The lake is fed by more than 300 inflowing rivers and drained through a single one, Angara river. Photo: Lake Baikal and the embankment seen from Olkhon Island at the village of Listvyanka
© ITAR-TASS/Yevgeny Yepanchintsev
Baikal pulp and paper mill constructed directly on the lake's shoreline in sixties was largest source of pollution for the unique lake. It was shut down on December 25, 2013
Baikal pulp and paper mill constructed directly on the lake's shoreline in sixties was largest source of pollution for the unique lake. It was shut down on December 25, 2013
Baikal pulp and paper mill constructed directly on the lake's shoreline in sixties was largest source of pollution for the unique lake. It was shut down on December 25, 2013
© ITAR-TASS/Vladimir Sayapin
In 2014 for the first time over the past 60 years the water level in Baikal dropped by 40 centimeters to almost a critical level — 456.09 meters against 456 meters believed a critical point. Photo: Shuntae Cape on Baikal's Olkhon island
In 2014 for the first time over the past 60 years the water level in Baikal dropped by 40 centimeters to almost a critical level — 456.09 meters against 456 meters believed a critical point. Photo: Shuntae Cape on Baikal's Olkhon island
In 2014 for the first time over the past 60 years the water level in Baikal dropped by 40 centimeters to almost a critical level — 456.09 meters against 456 meters believed a critical point. Photo: Shuntae Cape on Baikal's Olkhon island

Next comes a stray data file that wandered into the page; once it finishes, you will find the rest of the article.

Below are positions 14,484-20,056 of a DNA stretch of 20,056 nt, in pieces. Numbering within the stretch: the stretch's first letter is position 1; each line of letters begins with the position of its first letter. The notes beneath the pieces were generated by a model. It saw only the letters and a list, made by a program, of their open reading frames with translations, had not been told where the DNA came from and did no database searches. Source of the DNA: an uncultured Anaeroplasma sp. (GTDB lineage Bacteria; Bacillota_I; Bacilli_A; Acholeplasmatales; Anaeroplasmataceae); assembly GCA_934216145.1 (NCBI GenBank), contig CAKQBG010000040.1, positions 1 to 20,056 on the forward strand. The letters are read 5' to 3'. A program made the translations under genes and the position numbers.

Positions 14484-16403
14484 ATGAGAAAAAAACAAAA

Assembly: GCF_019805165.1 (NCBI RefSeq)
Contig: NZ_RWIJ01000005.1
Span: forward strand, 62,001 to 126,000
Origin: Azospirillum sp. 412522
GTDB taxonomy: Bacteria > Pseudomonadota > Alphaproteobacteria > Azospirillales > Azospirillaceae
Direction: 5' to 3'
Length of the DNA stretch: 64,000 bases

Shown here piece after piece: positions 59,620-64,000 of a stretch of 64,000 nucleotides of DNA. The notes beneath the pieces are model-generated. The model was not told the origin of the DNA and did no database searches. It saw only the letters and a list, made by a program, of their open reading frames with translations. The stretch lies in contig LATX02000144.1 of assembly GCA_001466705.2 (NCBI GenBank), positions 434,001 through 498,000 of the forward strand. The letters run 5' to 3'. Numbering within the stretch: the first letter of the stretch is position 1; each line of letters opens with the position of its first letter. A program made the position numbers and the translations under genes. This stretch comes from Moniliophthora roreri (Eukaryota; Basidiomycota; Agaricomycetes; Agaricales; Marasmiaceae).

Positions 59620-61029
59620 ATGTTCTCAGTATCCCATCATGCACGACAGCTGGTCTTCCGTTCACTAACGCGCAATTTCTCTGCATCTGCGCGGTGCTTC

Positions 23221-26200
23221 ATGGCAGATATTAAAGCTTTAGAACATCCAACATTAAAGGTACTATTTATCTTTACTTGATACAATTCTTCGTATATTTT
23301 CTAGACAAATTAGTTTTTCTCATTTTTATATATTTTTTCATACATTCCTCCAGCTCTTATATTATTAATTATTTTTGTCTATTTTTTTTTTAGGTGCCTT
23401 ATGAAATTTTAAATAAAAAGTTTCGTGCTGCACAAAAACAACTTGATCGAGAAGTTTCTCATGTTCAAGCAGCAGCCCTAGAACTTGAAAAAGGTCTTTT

© ITAR-TASS/Yevgeny Yepanchintsev
Photo: Train running along the shore of lake Baikal between Baikal station and Slyudyanka town. This route is the part of Trans-Siberian Railway
Photo: Train running along the shore of lake Baikal between Baikal station and Slyudyanka town. This route is the part of Trans-Siberian Railway
Photo: Train running along the shore of lake Baikal between Baikal station and Slyudyanka town. This route is the part of Trans-Siberian Railway
© ITAR-TASS/Maxim Kashirin
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Situated in south-east Siberia, the Lake Baikal is the oldest and deepest freshwater reserve in the world. Photo: View of lake Baikal and Port Baikal village
© ITAR-TASS/Yevgeny Yepanchintsev
Baikal contains 20% of the world's total unfrozen freshwater reserve. Photo: Tourists having break on Baikal's Olkhon island.
© ITAR-TASS/Yevgeny Yepanchintsev
Baikal is also thought to be the world's oldest lake at 25 million years. Photo: Helicopter view of lake Baikal